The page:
School children in Guatemala



History

While visiting Guatemala in 2000, Gordon Flattum noticed that many children did not wear glasses. He realized the poverty that these children lived in and decided that a Pilot Project should be performed to determine if these students needed vision correction.

In 2004 Ms. Berta Calderon, and a prominent business woman in Guatemala, arranged for Gordon Flattum to meet with the Vice Ministra of Education of Guatemala. At that meeting Gordon explained that he would like to perform a Pilot Project to determine the extent of students’ need for vision correction. The Vice Ministra explained that there was a need, and that most students could not afford vision correction, and agreed that a Pilot Project was necessary, and that the project should be held in La Antigua in the State of Sacatepéquez.

Gordon next needed to obtain the necessary equipment and supplies to accomplish the project. Through the Optical department of Wal-Mart he located Dr. John Rivera, who had developed a system of using round frames and lenses, to rapidly provide vision correction. Gordon then borrowed an auto refractor for screening vision. Dr. Rivera agreed to help for four days of the 10 day Pilot Project to test his new system.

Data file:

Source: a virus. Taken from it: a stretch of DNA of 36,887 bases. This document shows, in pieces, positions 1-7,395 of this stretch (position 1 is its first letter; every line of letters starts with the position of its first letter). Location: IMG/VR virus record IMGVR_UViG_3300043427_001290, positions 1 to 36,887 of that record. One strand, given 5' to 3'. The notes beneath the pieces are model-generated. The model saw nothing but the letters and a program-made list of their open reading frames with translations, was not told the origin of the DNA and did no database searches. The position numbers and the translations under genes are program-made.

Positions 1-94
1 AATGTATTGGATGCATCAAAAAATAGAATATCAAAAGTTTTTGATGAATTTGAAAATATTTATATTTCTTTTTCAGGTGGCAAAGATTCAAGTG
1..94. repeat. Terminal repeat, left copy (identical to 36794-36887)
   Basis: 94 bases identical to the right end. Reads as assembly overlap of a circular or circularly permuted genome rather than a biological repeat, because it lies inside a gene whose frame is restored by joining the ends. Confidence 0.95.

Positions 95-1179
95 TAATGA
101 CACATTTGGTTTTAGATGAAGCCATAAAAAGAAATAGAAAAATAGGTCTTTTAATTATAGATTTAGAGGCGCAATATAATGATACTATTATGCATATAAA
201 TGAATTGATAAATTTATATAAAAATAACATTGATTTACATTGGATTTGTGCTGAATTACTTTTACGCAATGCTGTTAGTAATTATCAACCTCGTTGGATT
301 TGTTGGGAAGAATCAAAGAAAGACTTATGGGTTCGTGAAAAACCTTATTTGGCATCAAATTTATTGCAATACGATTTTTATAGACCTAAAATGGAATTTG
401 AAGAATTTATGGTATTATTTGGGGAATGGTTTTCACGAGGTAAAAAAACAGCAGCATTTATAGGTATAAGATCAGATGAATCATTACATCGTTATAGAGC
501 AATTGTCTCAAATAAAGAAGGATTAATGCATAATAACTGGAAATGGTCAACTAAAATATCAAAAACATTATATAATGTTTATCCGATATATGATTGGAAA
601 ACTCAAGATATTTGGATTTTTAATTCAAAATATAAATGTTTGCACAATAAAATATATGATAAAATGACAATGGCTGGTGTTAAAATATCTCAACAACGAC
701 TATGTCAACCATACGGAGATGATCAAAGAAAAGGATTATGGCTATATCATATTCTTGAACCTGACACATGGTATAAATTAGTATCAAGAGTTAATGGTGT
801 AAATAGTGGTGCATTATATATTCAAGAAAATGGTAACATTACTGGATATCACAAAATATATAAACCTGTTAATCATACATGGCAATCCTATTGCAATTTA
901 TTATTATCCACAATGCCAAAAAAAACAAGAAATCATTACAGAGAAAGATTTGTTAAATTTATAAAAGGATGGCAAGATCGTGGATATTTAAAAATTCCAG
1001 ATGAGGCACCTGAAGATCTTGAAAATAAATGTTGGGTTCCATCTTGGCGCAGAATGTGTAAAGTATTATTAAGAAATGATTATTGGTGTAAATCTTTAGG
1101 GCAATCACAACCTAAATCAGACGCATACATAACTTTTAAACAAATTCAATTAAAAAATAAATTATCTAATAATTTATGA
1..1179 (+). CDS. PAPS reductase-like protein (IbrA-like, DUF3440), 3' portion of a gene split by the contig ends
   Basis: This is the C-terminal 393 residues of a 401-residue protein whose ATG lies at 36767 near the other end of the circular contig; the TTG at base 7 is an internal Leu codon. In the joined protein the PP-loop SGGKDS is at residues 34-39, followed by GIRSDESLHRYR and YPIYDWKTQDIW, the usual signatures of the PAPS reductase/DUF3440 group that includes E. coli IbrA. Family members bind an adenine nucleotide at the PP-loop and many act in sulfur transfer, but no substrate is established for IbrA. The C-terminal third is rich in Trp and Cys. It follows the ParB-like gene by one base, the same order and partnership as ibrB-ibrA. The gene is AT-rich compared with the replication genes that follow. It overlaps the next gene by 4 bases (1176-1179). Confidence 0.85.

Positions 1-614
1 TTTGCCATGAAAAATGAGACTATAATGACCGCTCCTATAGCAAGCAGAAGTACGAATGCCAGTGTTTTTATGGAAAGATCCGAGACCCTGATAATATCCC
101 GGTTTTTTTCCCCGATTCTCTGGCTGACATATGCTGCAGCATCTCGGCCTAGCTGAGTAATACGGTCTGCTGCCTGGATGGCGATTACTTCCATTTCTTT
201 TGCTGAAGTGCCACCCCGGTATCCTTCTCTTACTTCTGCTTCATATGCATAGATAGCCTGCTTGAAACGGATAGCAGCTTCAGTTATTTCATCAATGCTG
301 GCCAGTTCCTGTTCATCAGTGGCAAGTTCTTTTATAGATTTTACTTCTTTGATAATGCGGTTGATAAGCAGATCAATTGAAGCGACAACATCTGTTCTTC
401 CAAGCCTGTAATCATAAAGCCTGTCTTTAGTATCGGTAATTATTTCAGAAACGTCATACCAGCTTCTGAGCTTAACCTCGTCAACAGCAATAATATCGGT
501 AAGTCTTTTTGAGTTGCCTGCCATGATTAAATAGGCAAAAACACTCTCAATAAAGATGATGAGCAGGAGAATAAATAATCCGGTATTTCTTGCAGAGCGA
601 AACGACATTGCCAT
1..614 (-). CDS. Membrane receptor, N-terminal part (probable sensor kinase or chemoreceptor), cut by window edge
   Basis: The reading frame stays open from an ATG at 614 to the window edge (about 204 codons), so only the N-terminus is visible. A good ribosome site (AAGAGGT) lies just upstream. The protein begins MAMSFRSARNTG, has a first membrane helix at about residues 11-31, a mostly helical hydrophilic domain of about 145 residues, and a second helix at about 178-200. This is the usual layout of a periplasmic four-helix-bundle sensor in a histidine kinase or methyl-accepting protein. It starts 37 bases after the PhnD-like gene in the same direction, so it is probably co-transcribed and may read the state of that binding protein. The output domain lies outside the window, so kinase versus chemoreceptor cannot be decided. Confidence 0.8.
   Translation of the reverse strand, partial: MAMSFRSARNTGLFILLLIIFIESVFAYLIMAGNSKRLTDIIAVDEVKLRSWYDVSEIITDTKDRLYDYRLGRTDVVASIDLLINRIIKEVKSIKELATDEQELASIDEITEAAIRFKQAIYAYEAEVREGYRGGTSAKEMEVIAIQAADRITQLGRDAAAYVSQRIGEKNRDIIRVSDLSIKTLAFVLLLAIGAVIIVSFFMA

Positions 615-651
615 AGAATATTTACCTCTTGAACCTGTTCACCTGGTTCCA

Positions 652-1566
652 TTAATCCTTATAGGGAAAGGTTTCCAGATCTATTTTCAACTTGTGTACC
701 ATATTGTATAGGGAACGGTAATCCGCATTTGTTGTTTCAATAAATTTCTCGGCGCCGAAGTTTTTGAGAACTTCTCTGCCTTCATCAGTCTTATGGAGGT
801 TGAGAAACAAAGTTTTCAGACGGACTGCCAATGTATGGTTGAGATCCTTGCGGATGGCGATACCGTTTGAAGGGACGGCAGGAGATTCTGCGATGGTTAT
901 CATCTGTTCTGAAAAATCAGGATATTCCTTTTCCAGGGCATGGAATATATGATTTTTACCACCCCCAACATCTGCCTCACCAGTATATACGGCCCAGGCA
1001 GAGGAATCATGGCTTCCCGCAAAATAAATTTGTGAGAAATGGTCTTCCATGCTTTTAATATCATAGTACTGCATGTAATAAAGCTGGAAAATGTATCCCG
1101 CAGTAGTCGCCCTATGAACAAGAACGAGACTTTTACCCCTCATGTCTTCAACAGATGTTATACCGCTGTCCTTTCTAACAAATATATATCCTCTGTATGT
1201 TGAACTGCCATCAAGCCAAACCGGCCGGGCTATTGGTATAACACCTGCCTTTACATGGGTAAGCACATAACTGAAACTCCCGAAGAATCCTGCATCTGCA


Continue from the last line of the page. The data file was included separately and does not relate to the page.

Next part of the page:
The Pilot Project was completed during the 10 day period and the Ministry of Education of Guatemala and the State of Sacatepéquez requested that VRI vision screen and provide glasses for the remainder of the 93,500 students and teachers in the State of Sacatepéquez.

Due to our good fortune in receiving lenses and frames, and because the lab and the schools at which we will do vision screening all have electricity, we plan to prepare the glasses by grinding the lenses and will not be using pre-formed round lenses as we did during our pilot project. However, when we go to outlying villages, we will use a portable auto refractor that uses batteries for vision screening. Following vision screening, we will prepare the glasses in our lab.

Future

Currently, Bruce Wallace, OD, Owner of Vision Express, in Federal Way, Washington, and possibly two of his associates are committed to help VRI with the screening and prescriptions in 2013. In addition, Dr. Wallace will donate an auto refractor and a hand held portable auto refractor, both of which we can use in the schools and small remote villages. These donations will give us the ability to vision screen and prepare prescriptions for 300 students per day. To speed up this process, we plan to use school personnel to begin vision screening this year to determine which students need further testing, and possibly prescription glasses.